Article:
There are more than 42 million survivors of child sexual abuse, and until recently, most have felt alone when dealing with their childhood traumas. But, that all changed when the Child Victims Act took effect.

If you’ve been wondering what the children’s victim acts is, you’ve come to the right place. We are going to let you know what it is, but we’re also going to detail how long survivors have to file their claim.

Childs sexual abuse is horrific and can scar children for life as they grow into adults. With the child victim act, a child will know they aren’t alone and begin taking steps to get justice.

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What Is the Child Victims Act?

The child victims act passed in 2019, and the act extends the statute of limitations a victim has to file a suit in both criminal and civil cases. A statute of limitations is the time that a victim has to file a claim before they are no longer able to do so.

New York passed the CVA, and it allows victims not only to seek monetary damages in civil cases, but they can also file a claim against institutions that played a part in their childhood sexual abuse.

Once the act was passed, New York ensured that judges we’re equipped with the knowledge and expertise to handle children’s sexual abuse cases in their courtrooms.

Filing a Claim in a Civil Case

Although the length of the statute of limitations has changed, you must know the difference between the two before filing your claim. If you find that your case has not passed the previous statute of limitations by up to five years, you’re able to file a claim until the age of 55.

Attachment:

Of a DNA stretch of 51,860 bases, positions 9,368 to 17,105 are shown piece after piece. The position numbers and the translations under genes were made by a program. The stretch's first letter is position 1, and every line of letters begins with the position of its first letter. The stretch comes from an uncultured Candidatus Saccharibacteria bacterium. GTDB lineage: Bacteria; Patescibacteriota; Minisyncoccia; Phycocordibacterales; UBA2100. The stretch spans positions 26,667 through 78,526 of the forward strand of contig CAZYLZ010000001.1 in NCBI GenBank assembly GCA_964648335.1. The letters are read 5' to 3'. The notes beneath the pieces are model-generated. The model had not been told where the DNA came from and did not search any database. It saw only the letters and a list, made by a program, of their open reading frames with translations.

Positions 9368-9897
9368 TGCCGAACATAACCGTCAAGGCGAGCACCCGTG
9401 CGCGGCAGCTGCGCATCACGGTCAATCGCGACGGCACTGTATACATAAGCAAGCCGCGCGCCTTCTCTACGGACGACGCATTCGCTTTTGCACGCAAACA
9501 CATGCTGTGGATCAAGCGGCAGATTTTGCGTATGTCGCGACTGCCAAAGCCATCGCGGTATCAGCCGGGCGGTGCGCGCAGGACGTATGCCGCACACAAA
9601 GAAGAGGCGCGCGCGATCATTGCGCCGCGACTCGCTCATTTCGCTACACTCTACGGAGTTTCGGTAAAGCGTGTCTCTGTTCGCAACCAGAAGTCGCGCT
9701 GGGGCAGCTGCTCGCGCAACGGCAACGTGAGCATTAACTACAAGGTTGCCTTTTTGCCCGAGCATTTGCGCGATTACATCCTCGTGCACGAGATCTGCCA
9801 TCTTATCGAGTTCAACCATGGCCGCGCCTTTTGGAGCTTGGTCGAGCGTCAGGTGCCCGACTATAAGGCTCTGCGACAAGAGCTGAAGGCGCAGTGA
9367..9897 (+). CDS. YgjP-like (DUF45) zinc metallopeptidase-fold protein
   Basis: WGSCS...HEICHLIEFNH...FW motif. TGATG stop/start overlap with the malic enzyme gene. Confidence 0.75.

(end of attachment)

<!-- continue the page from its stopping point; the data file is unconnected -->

The 1-5 years only counts if the child has passed the age of 18 years old. The second statute of limitations that must be known before filing your claim is if you’ve not passed the statute of limitations.

If your case has already expired under the previous statute of limitations, you’ve got 1 year to file your claim. Because the CVA was filed in February of 2019, survivors have 6 months from the filing date to begin filing their claims.

However, it needs to be noted that because of the recent pandemic, the extension has been moved to January 2021, providing survivors with more time to file their initial claims. This post will provide more insight into the way that the pandemic has affected child victim claim filing.

Filing a Claim in a Criminal Case

The previous statute of limitations in criminal cases ended after the victim reached the age of 23. The act extended that statute of limitations giving survivors until the age of 28 to file their claim when the sexual abuse was a felony charge.

If the charge was a misdemeanor, the statute of limitations now ends when the survivor is 25 years old. The previous statue ended when the survivor 3waged 20.

Child Victims Act: No Child Left Behind

No child should ever have to deal with sexual abuse, but unfortunately, it’s more common than you’d ever imagined. With the Child Victims Act, survivors are provided with the time they need to feel justice for the crimes committed against them.

We hope that all of the information you were looking for was easily found above. If you’d like to check out some of our other legal posts, continue scrolling through our blog section.

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